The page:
BOSTON, Mass. – Speaking at the 49th Annual Drug Information Association (DIA) Conference, Dr. Richard Dolinar, chairman of The Alliance for Safe Biologic Medicines (ASBM), presented an analysis of past drug shortages and discussed how policies toward biologic drugs can be developed to guard against short supply. Dr. Dolinar’s presentation, entitled “Characterizing Drug Shortages and Their Causes: Anticipated Future Trends,” stresses that quality and consistency are vital for ensuring a steady and safe supply of biologic medicines for patients.
“It is important for prescribers to understand how policies toward biologic drugs are taking shape and why manufacturing quality remains key to supply,” said Dr. Dolinar, a practicing endocrinologist. “Biologics are incredibly complex and as such not yet well understood, but we can avoid the pitfalls of the past by developing sound policy that centers on patient safety and efficacy.”
“Prescribers have an important role to play in terms of offering a clinical, evidence-based perspective on the safe use of biologics,” said Dr. Dolinar. “As a prescriber, I will pay attention to a manufacturer’s track record on quality and constancy of supply to ensure the best outcomes for my patients.”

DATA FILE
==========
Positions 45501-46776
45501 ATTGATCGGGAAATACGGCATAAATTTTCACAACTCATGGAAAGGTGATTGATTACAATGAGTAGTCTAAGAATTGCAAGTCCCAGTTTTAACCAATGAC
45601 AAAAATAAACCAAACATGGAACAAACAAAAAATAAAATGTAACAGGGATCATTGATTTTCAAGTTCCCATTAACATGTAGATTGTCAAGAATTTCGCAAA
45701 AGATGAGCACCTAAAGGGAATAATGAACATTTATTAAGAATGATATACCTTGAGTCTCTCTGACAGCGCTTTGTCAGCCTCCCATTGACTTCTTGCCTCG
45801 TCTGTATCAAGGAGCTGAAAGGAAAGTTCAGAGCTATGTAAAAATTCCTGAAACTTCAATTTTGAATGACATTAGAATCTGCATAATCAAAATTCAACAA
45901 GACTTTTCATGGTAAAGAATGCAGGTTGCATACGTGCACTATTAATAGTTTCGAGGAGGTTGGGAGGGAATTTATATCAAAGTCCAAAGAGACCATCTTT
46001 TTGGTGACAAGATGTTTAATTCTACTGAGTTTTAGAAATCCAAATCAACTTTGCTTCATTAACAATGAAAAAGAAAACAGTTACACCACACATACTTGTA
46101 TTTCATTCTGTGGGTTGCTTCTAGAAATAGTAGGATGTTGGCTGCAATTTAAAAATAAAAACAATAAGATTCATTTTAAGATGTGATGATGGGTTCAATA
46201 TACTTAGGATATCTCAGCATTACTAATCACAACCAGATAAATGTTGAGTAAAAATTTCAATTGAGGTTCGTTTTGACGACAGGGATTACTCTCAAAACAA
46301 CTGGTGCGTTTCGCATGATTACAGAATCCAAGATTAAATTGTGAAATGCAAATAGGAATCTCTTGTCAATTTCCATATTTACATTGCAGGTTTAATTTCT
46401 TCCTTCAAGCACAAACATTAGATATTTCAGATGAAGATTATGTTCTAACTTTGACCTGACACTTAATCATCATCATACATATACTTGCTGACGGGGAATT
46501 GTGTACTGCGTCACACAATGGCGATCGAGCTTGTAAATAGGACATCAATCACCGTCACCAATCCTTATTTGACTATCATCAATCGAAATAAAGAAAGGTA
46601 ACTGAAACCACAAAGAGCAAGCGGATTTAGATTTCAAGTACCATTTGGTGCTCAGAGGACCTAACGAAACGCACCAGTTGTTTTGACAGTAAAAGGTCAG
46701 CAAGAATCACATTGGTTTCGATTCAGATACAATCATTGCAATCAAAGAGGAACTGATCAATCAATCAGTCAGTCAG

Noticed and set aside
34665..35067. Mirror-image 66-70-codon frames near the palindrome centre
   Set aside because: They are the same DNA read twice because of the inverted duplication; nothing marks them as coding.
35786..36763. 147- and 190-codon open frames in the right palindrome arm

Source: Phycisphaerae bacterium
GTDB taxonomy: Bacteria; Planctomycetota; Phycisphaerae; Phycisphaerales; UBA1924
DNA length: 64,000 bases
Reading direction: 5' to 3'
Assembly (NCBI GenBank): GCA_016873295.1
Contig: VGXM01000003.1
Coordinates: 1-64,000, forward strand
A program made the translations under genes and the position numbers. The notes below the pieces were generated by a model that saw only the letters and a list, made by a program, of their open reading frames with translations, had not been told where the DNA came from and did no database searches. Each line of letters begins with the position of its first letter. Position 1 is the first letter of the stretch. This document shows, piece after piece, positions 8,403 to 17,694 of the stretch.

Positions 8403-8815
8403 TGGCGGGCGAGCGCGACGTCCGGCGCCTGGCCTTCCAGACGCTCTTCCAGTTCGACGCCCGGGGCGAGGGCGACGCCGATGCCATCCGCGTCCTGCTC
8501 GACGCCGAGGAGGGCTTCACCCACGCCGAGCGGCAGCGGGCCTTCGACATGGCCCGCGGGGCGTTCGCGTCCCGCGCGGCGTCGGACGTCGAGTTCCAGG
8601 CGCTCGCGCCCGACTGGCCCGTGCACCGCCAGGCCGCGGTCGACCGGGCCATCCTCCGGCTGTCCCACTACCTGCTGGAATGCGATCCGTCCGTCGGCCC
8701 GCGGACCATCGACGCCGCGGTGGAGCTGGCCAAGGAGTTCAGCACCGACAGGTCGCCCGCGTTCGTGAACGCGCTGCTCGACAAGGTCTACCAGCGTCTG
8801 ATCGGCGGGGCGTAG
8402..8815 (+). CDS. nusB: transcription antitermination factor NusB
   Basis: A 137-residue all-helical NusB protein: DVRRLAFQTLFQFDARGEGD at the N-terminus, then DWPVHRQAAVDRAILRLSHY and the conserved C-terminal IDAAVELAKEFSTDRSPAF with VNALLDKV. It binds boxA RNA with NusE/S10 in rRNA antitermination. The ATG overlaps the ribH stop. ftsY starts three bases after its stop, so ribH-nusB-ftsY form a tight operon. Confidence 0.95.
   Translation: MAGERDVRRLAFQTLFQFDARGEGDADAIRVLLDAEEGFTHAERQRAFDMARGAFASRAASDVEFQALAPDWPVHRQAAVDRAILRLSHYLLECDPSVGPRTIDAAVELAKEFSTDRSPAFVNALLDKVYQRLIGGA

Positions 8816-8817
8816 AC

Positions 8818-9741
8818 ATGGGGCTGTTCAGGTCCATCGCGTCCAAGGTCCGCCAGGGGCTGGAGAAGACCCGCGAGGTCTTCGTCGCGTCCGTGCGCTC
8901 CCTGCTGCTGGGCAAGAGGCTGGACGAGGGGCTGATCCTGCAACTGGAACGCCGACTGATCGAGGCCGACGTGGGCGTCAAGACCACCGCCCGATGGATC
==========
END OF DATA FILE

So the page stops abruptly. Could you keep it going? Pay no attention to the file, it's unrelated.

In his presentation, Dr. Dolinar discussed the findings of a 2011 Food and Drug Administration (FDA) analysis that attributed a majority of drug shortages to manufacturing problems and quality concerns. Of those shortages, 89 percent occurred among sterile injectables, which share a delivery mechanism with biologics.
He also referenced a 2013 study by University of Pennsylvania researchers, which found that 83 percent of oncologists had experienced drug shortages in the past six months. Of those physicians, 79 percent had to switch patients to different medicines, and 43 percent had to delay treatments.
“Shortages that force physicians to postpone treatment or switch patients to less effective medication are a serious risk to patient health,” said Dr. Dolinar.
Dr. Dolinar also stressed that giving biosimilars distinct non-proprietary names different from their reference biologic is essential for holding manufacturers responsible for their products, accurately attributing adverse events, and maintaining a safe biotech drug supply.
“Manufacturing transparency is vital. We cannot confuse problems with one biosimilar product with complications from another,” Dr. Dolinar concluded. “We must be able to distinctly identify products in order to partner effectively with patients, manufacturers, and FDA to keep the biotech drug supply safe and effectively treat disease.”
The DIA 2013 49th Annual Meeting is the largest global multidisciplinary event for professionals involved in the discovery, development, and life cycle management of pharmaceuticals, biotechnology, medical devices, and related products. The DIA Annual Meeting covers all aspects of the life sciences industries offering more than 250 sessions on hot topics and is key for individuals in the industry.
See Dolinar’s presentation.
See DIA conference highlights here.
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